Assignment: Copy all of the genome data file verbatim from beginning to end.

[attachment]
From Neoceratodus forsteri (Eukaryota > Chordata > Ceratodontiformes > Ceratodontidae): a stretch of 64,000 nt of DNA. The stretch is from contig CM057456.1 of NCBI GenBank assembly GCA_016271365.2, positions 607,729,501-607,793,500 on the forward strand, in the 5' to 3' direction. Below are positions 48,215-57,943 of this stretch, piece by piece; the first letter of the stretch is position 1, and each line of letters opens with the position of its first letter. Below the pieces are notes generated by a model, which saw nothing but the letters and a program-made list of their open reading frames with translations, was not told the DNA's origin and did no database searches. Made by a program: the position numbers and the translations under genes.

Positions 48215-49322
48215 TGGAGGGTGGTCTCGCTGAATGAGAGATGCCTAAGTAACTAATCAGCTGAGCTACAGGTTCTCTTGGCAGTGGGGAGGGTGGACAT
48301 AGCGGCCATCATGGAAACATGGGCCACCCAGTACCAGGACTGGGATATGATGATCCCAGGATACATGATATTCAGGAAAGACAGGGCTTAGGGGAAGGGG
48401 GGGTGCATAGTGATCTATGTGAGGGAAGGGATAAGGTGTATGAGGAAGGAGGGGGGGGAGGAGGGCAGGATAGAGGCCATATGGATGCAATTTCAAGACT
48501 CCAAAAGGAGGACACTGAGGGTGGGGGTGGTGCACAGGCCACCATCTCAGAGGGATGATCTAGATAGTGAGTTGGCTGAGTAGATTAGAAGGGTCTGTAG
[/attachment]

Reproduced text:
From Neoceratodus forsteri (Eukaryota > Chordata > Ceratodontiformes > Ceratodontidae): a stretch of 64,000 nt of DNA. The stretch is from contig CM057456.1 of NCBI GenBank assembly GCA_016271365.2, positions 607,729,501-607,793,500 on the forward strand, in the 5' to 3' direction. Below are positions 48,215-57,943 of this stretch, piece by piece; the first letter of the stretch is position 1, and each line of letters opens with the position of its first letter. Below the pieces are notes generated by a model, which saw nothing but the letters and a program-made list of their open reading frames with translations, was not told the DNA's origin and did no database searches. Made by a program: the position numbers and the translations under genes.

Positions 48215-49322
48215 TGGAGGGTGGTCTCGCTGAATGAGAGATGCCTAAGTAACTAATCAGCTGAGCTACAGGTTCTCTTGGCAGTGGGGAGGGTGGACAT
48301 AGCGGCCATCATGGAAACATGGGCCACCCAGTACCAGGACTGGGATATGATGATCCCAGGATACATGATATTCAGGAAAGACAGGGCTTAGGGGAAGGGG
48401 GGGTGCATAGTGATCTATGTGAGGGAAGGGATAAGGTGTATGAGGAAGGAGGGGGGGGAGGAGGGCAGGATAGAGGCCATATGGATGCAATTTCAAGACT
48501 CCAAAAGGAGGACACTGAGGGTGGGGGTGGTGCACAGGCCACCATCTCAGAGGGATGATCTAGATAGTGAGTTGGCTGAGTAGATTAGAAGGGTCTGTAG